- Badass in a Nice Suit: Helena's henchman in part three.
- Blown Across the Room: The security guard in the arcade hall, one of the armed robbers, and two of Forrester's henchmen at Morse's lab.
- Cain and Abel: The main hero and villain in Scanners 3 are each other's brother and sister, respectively.
- The Cuckoolander Was Right: When Drak informs David of Forrester's bad intentions, David dismisses it with "You're crazy!". Drak points out that while that may be true, it doesn't mean that he's wrong.
- Dirty Cop: Commander Forrester. He wants to take power by building an army of scanners to keep everyone else in line, and using those he already has to wring himself into higher positions of authority, by killing the police chief, manipulating the mayor into appointing him as his replacement, and killing her as well when she finds out too much, among other things. His lackey Gelson is one as well.
- The Dragon: Peter Drak.
- Dull Surprise: Alex.
- Engineered Public Confession: David forces Forrester to reveal his plans and admit his crimes in front of the press at the end.
- Evil Laugh: Helena at different points, and Drak after his rampage.
- Fantastic Drug: The second movie introduces a new generation of Ephemerol, but it's highly addictive and debilitating long-term. The terminally addicted scanners look remarkably like a mix between meth addicts and cancer victims. The third uses another version to explain how Helena turned evil. Somehow.
- Foe Yay: Drak constantly calling David "pretty boy".
- Follow the Leader: The Scanner Cop series. The two sequels to a lesser extent as well, being only tangentially related to the first.
- Gorn: Heaps of it.
- Hey, It's That Guy!: Yep, that's David Hewlett as the lead in Scanners 2. And Lori's father as the corrupt doctor.
- Hoist by His Own Petard: Morse is killed with a massive overdose of his own drug.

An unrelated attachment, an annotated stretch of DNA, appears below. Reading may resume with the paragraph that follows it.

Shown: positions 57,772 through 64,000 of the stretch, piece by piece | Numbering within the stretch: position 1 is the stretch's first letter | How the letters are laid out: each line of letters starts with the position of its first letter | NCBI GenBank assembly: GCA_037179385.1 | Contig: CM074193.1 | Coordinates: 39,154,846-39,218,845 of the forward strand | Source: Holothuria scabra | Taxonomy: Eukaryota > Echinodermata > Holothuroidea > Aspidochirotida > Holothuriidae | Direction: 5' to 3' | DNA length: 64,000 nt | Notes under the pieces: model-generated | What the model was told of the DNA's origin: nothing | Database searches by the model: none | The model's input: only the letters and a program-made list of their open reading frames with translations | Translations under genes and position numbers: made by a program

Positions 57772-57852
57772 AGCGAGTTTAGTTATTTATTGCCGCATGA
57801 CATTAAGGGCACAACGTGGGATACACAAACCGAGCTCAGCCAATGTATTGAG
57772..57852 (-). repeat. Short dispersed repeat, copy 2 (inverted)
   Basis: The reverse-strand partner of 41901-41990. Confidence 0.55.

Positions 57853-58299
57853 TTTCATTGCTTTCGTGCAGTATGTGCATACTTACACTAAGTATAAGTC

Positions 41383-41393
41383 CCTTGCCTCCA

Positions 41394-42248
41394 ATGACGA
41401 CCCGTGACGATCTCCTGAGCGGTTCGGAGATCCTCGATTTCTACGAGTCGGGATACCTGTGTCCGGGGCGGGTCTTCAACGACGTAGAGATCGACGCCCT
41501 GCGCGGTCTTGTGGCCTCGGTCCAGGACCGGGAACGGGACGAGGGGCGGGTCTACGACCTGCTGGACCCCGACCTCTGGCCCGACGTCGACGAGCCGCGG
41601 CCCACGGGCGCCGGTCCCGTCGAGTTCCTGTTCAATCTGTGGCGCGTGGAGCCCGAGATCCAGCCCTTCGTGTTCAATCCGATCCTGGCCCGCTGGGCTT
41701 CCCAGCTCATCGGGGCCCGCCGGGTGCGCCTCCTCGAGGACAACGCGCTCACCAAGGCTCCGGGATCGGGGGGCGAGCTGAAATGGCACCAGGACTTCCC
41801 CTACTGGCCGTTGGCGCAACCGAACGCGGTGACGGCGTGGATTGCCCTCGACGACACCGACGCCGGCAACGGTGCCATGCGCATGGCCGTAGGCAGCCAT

- Hospital Hottie: One of the villainous scanners in part three.
- If You Kill Him You Will Be Just Like Him: Seems to be the reason why David doesn't kill Forrester at the end, and to make it clear to the public that scanners are not a threat to them.
- Large Ham: Most of the villains: Drak, Helena, Volkin...
- Luke, I Am Your Father: David's (adoptive) parents reveal that he's actually the offspring of Cameron Vale and Kim Obrist, and also has a sister he's never heard of.
- Ms. Fanservice: Helena and Yoyce in the third film.
- My Greatest Failure: Alex accidentally kills his best friend at the start of Scanners 3, going into self-imposed isolation for many years in a Buddhist monastery.
- Perma Stubble: Alex when he returns home.
- Psycho for Hire: Peter Drak. Lampshaded by the other characters.
- Psychic Nosebleed: Continuing the convention from the first film.
- Romance on the Set: Christian Duguay, the director of Scanners II and III, married Liliana Komorowska, who played Helen in the third.
- Sensual Slavs: Helena is apparently meant to be Canadian, but the actress's thick Polish accent comes through a lot.
- Sequel Hook: Helena transforming into some sort of energy creature at the end of the third film (taking a note from Gremlins 2, perhaps?), but it's forgotten in favor of Scanner Cop.
- Shallow Love Interest: Yoyce to Alex in the third. Alice also seems like this to David in the second, but that one at least establishes why she wants to become a vet.
- Drak is playing an arcade game. Then he does it without his hands. Then he takes control of the entire arcade hall, setting a panic, and blowing it up.
- Helena mind controls people straight through cameras and television sets.
- Take Over the World: Most villains' intentions.
- Taking You with Me: After his plan is definitively foiled, Forrester tries to kill David one last time by grabbing one of the police officer's shotguns.
- Twenty Minutes Into the Future: The second film seems to take place in a near future where many North American cities have become largely overrun with rampant crime and lawlessness, and air pollution is a standard part of the weather report. The third, which as one would assume is set after two, takes place in the present (1992) again.
- Unusually Uninteresting Sight: Nobody seems to notice that Gelson's eyes have just turned stark white when he's under David and Julie's mind control.
- With Great Power Comes Great Insanity: Drak's rebuttal to David when he tries to reason with him to use his powers for good.
Power doesn't make you good, David. It just makes you powerful.
- Your Head Asplode: Scanners 2 blatantly tries to copy the head explosion from the first film by having Officer Gelson's head blow up likewise. Scanners 3 does it as well.
- You Killed My Father: Drak murders David's adoptive mother with glee. He gets his in return.